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Originally posted by peacejet

Originally posted by ZikhaN

Did it really exist though, or were all those austronauts on crack? If they were, I'd like some of itO_o I also want to be able to see a imaginary fire world when I look through a telescope!

[edit on 19-9-2008 by ZikhaN]


There were no astronauts at that time
Manned space exploration didnt even exist are you in any way saying astronomers and regarding the planet crashing into the sun wouldnt it have caused massive solar flares and gravitational disturbances if it had hit the sun.


W/e dude. Yes obviously I meant astronomers, small error, jesus.

You do know that Vulcanus was an extremely small planet right? It could have been just a very big asteroid or a planetoid. Maybe it had the exact same fate as the Shoemaker-Levy comet that passed too close to Jupiter (Inside the Roche limit), and shattered into 23 pieces. That comet had orbited Jupiter for atleast 20 years.

[edit on 20-9-2008 by ZikhaN]



posted on Sep, 20 2008 @ 07:22 AM
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Actually vulcan is the greek god of volcanoes and regarding the planets existence in the past, it might have existed in the past along with other planets and as you say shattered along with the other planets by the massive gravity of great jupe.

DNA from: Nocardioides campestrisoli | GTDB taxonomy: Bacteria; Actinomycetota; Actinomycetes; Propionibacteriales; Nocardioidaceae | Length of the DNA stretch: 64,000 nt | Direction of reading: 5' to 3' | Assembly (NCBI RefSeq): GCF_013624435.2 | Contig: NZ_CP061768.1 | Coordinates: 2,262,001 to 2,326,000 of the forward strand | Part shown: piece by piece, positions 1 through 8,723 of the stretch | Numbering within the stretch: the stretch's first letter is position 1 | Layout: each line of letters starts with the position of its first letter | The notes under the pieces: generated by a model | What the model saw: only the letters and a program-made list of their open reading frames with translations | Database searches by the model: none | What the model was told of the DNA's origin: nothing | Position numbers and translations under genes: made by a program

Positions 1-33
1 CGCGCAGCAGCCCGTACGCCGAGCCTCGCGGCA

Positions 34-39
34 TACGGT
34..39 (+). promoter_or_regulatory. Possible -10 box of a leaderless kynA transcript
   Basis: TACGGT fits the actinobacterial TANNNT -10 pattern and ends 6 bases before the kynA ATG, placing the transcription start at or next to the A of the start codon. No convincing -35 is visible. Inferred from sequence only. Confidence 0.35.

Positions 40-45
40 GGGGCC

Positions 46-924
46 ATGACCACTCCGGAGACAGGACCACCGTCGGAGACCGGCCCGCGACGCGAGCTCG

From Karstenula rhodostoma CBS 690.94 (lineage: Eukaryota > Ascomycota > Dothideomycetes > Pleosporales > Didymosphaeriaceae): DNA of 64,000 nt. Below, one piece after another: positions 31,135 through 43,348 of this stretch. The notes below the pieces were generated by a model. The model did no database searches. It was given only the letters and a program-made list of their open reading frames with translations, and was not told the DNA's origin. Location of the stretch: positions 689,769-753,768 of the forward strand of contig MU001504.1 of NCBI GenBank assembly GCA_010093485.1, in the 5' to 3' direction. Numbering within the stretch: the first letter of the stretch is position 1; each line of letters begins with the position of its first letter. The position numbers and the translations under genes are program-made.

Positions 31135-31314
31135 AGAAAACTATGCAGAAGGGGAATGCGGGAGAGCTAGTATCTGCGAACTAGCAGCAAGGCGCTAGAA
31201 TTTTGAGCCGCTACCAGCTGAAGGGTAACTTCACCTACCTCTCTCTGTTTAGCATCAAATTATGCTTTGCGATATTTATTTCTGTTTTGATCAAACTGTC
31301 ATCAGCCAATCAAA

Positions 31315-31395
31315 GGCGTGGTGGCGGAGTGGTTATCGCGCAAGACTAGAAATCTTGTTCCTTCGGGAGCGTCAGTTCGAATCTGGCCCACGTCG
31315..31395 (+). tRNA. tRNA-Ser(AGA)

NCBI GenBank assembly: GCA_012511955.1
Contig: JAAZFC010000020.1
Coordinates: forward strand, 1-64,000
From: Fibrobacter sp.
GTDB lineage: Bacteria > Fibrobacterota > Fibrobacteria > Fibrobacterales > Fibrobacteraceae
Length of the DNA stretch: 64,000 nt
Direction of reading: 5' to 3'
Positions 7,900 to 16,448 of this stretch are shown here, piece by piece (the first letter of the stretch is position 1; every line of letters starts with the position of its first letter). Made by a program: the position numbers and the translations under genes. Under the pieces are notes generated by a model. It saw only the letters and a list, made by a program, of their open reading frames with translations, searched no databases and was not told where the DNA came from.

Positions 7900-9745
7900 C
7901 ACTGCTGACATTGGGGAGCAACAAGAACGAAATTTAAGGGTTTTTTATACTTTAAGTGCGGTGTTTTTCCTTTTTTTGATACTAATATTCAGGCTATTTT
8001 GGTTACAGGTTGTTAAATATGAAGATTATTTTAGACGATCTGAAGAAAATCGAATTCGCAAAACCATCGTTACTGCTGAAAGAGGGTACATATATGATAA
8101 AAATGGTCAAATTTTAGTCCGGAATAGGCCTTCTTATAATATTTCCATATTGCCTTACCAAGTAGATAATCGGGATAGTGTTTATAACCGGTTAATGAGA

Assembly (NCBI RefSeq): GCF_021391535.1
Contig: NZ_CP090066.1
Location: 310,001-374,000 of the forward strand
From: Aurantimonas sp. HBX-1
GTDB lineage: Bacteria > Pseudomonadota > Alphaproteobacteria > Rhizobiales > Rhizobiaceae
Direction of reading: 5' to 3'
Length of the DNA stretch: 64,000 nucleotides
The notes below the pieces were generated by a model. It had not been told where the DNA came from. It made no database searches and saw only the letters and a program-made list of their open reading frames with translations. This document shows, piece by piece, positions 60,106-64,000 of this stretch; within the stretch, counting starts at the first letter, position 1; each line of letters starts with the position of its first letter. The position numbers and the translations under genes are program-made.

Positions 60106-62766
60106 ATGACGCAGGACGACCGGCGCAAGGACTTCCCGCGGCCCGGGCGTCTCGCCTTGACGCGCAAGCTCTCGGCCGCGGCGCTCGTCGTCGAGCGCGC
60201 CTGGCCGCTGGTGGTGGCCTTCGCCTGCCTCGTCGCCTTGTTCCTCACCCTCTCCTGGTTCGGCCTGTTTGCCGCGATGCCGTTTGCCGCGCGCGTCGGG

posted on Sep, 20 2008 @ 07:43 AM
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Wow you're impossible:O



posted on Sep, 21 2008 @ 06:06 AM
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Some informations about it:



On 26 March 1859, a new planet was seen.

It was seen by Edmond Lescarbault, a French medical doctor and amateur astronomer. He reported sighting a new planet in an orbit inside that of Mercury and he named it Vulcan.

Typical orbits for inner solar system asteroids


He had seen a round black spot on the Sun with a transit time across the solar disk 4 hours 30 minutes. He sent this information and his calculations on the planet's movements to Jean LeVerrier, France's most famous astronomer. Le Verrier had already noticed that Mercury had deviated from its orbit. A gravitational pull from Vulcan would fit in with what he was looking for.

However, it was not seen again and it is now believed to have been a rogue asteroid making a one-time pass close to the sun.